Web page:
A point that's often overlooked in the anthrax case is that mad scientist Bruce Ivins had at least two counselors over the years who were disturbed enough by what he said during therapy sessions to alert the authorities that he was likely to murder somebody.
His 2008 counselor, who led a group therapy session for substance abusers, had to get a judge to issue a restraining order against Ivins after he threatened to murder her, along with his colleagues at work. This poor woman has had her dirty laundry aired all over the Internet by people trying to discredit her. Of course, Ivins made threats in front of his therapy group, so if you don't believe the group leader, you could just ask the other members of the group. But, I guess, the theory then would be that they are all drunks and pill-poppers too, so you can't believe them either ... or something.
Tellingly, Ivins' therapist in 2000 went to the cops, too, because Ivins had told her he intended to poison a young woman if she lost a soccer match. Fortunately, her team won.
That's like Anton Chigur demanding the that gas station clerk in "No Country for Old Men" flip a coin to see if he lives or dies. It's just not sane.
For me, that evidence that he was homicidally loony many years before the FBI had ever heard of him is, more than anything else, what caused me to change my evaluation of the case against Ivins from Plausible to Highly Probable. When a suspect kills himself, that's usually a sign of guilt. Perhaps, though, the FBI badgered an innocent man into suicidal depression?
But, it now turns out that Ivins had boasted about much of the modus operandi of the 2001 attacks in 2000—poisoning people and taking long drives to anonymously mail things without anybody noticing.
Moreover, it appears that the FBI was not in contact with his 2000 counselor until this summer. Evidently, they had settled upon him as the main suspect before talking to his 2000 counselor.
Strangely enough, it was Ivins himself who set in motion the surfacing of his 2000 therapist. Why did he do it? The Washington Post reported on August 7 about his 2000 counselor, who has had the good sense to stay anonymous and not endure the kind of abuse to which his 2008 counselor has been subjected:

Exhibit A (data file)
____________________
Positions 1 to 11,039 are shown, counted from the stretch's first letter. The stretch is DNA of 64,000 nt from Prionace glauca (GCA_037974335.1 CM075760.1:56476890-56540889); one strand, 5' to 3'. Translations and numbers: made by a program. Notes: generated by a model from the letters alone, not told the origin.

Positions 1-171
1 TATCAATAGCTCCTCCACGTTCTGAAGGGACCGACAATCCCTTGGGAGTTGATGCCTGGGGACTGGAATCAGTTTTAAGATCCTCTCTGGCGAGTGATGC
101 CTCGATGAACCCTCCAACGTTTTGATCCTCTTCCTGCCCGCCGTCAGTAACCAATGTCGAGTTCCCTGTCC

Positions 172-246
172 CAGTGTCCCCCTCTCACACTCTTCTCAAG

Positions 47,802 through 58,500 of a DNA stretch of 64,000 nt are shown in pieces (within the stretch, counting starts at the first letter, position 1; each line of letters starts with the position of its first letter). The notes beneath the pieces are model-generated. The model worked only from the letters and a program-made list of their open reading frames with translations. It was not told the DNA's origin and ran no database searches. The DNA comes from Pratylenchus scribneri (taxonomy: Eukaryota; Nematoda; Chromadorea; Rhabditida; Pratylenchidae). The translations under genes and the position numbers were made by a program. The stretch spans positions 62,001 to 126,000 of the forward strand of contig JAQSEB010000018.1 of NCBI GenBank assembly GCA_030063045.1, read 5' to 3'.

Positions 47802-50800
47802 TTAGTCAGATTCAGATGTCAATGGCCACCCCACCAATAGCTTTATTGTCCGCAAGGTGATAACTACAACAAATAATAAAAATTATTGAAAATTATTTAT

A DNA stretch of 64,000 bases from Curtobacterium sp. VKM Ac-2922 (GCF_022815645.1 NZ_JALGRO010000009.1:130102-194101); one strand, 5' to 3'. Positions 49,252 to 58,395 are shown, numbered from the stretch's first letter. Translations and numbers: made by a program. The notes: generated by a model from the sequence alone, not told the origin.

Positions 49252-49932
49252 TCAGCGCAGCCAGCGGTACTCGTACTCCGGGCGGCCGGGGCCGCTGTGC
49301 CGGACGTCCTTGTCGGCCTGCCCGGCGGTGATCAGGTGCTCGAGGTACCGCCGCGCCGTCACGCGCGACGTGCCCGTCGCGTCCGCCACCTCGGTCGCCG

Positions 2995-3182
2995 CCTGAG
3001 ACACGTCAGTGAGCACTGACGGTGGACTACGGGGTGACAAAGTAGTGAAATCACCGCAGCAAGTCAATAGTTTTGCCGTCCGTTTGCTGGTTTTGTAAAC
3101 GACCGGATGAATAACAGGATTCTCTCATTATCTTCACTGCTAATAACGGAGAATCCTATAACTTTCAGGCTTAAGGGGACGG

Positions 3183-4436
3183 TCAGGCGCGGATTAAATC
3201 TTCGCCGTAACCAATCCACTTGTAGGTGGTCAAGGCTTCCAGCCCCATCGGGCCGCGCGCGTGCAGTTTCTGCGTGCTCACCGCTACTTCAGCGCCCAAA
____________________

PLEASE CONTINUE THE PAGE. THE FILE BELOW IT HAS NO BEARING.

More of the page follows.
The counselor had not heard from Ivins for years until he called out of the blue about two months ago. Politely, "he asked whether I remembered him," she said. And he asked whether she could give him his records for his attorney.
When FBI agents called her late last month [July] — near the day [July 29, 2008] Ivins swallowed a lethal dose of Tylenol — she replied, "In all my 25 years of counseling, there is only one client the FBI would call me about."[Acquaintances and Counselor Recall the Scientist's Dark Side, August 7, 2008]
So, why did Ivins' attorney want Ivins' psychiatric records from 2000?
The only rational explanation that I can come up with is that his attorney was considering, with Ivins' cooperation, a not-guilty-by-reason-of-insanity plea in the anthrax terrorism case.
Ivins would have been crazy not to plead insanity!
Judging from what we've seen of Ivins emails, you could make a decent argument that he was close to legally insane in 2000. My vague impression is that he wasn't quite as crazy in 2001, perhaps due to the medication he'd been prescribed: I haven't heard about as many deranged emails from 2001 as from 2000.
In summary, we should have a national commission to investigate the anthrax terrorism. Put on it non-politicians who could master the genetics and the criminal investigation — Henry Harpending, Vincent Bugliosi, Richard Posner, people of that caliber. My guess would be that Ivins will turn out to be the killer.
By the way, Science has a helpful article on the genetic side of the FBI's case.